I was really hoping I’d be back on Felix’s team. Or maybe I’d get with Steve (Hendu) Henderson, who went up to my daughter last time and said, “Are you little Brownie?” “Yes,” she beamed. “Your daddy can play.” Now that was cool.

Well, I was picked by Duffy Dyer, who caught for the Mets in the early seventies. The rest of his coaching staff includes the indecipherable but energetic Willie Montanez, whose excruciatingly slow home run trot was a thing to behold, and The Glider, Ed Charles, the third baseman of the Miracle Mets team of ’69, who sat at our dinner table the night before.

Duffy Dyer is, how shall I put it, taciturn. He will never be hired as Walmart greeter, but fortunately, he doesn't need the work. He currently manages the Detroit Tigers’ AA affiliate, so he knows his baseball, and continues to make a living at it. And it's clear that he wants to win, and that losing makes him rather cross.

The first game didn’t go well at all. As I’ve written, I’ve been really eager to pitch, but I started at third, which is a tough position to play. Lotta very hard balls hit at you, and a really long throw, and we all know I’ve got a bit of Mackey Sasser going on.

I played okay, going 2 for 3, making a few decent plays and a few lousy ones, but we got shelled – 11-2 or something like that. Duffy was displeased.

Game two started marginally better (although I still didn’t get to pitch) – we had a 2-1 lead through three innings, but I made a few bad plays at third and I was beginning to wonder if trying to recreate my perfect first fantasy camp experience was a dumb idea.

Then, late in the game, the other team had the bases loaded with two outs, and we were watching our 5-2 lead potentially slip away. Their best hitter was up, and he had just hit a long bomb to left that barely went foul. Then he hit a screamer to my left - I stabbed it, spun around, and raced to third for the force. End of rally. Ed Charles, The Glider, then said the words that I’ll take to my grave – “I’m done being The Glider, Brownie, now you’re The Glider. That kind of play is why I come here.”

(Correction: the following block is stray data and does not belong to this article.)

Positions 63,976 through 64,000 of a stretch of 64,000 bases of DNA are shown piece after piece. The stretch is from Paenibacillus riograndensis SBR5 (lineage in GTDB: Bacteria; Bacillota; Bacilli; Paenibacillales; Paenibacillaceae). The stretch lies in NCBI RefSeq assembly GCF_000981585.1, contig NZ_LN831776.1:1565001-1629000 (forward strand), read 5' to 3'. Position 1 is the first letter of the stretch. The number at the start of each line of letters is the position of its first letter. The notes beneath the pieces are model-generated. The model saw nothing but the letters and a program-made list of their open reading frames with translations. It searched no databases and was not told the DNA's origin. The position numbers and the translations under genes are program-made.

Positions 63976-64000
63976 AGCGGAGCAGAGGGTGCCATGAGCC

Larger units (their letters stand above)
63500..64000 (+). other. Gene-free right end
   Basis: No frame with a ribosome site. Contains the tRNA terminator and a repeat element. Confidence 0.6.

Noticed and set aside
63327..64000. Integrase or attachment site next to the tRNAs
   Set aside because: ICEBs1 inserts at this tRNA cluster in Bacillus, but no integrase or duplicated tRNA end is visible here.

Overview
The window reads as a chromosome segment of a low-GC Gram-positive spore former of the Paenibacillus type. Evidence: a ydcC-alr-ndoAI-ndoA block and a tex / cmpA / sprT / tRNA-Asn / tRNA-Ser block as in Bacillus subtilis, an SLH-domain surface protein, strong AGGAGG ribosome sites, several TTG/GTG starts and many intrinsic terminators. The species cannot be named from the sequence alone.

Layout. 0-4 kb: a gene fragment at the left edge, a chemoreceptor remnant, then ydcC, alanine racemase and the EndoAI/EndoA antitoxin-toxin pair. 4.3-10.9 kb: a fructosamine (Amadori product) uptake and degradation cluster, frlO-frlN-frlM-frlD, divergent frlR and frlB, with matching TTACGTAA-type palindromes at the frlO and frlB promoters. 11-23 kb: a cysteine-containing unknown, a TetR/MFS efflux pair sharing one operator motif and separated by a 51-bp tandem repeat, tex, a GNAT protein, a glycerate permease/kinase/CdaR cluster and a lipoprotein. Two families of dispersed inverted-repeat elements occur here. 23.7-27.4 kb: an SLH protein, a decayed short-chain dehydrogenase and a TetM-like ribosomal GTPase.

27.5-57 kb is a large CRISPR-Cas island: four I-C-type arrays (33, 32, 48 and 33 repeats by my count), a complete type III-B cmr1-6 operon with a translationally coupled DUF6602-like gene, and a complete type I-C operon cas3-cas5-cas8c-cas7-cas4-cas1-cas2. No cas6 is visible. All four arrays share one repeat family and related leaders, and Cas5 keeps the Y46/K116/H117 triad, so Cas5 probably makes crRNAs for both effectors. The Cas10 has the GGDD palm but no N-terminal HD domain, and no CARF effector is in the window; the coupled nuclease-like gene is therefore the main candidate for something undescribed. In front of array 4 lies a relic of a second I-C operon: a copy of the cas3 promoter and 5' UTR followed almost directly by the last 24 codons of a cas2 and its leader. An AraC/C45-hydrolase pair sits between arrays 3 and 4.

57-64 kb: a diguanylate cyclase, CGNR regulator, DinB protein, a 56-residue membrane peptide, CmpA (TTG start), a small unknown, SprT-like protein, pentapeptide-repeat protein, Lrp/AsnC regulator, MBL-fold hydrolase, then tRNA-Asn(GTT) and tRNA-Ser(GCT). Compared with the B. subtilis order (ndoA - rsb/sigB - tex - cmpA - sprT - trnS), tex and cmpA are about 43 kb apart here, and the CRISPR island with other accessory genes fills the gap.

I mean, Ed Charles gave me his nickname. The really nice thing about baseball is that you can wipe out a day’s worth of infamy with one play that takes all of ten seconds, and which happens entirely by instinct and reaction. We went on to win 7-2, and all of a sudden things were looking up.

Injury report – in his first at bat, one player, who brought his wife and kids down from New York, pulled up lame with a very bad hammy, and could possibly be out for the camp. Another guy, on the same team, did some kind of circus move at home plate trying to elude a tag, and smashed his elbow into the catcher’s helmet. Hard to say whether he’ll be able to play any more. I suspect the trainer’s room will look like a M*A*S*H unit tomorrow morning, given the stories I heard.

1 comment:

Bruce said...

And here I was salivating the Bears' victory today and their upcoming trip to the SuperBowl, thinking to myself that "nothing...just nothing...can top this." Then "Brownie" files his report telling us about his victorious play. Just goes to show that on some days there's just no limit on how many good things can happen.

A tip of the cap you!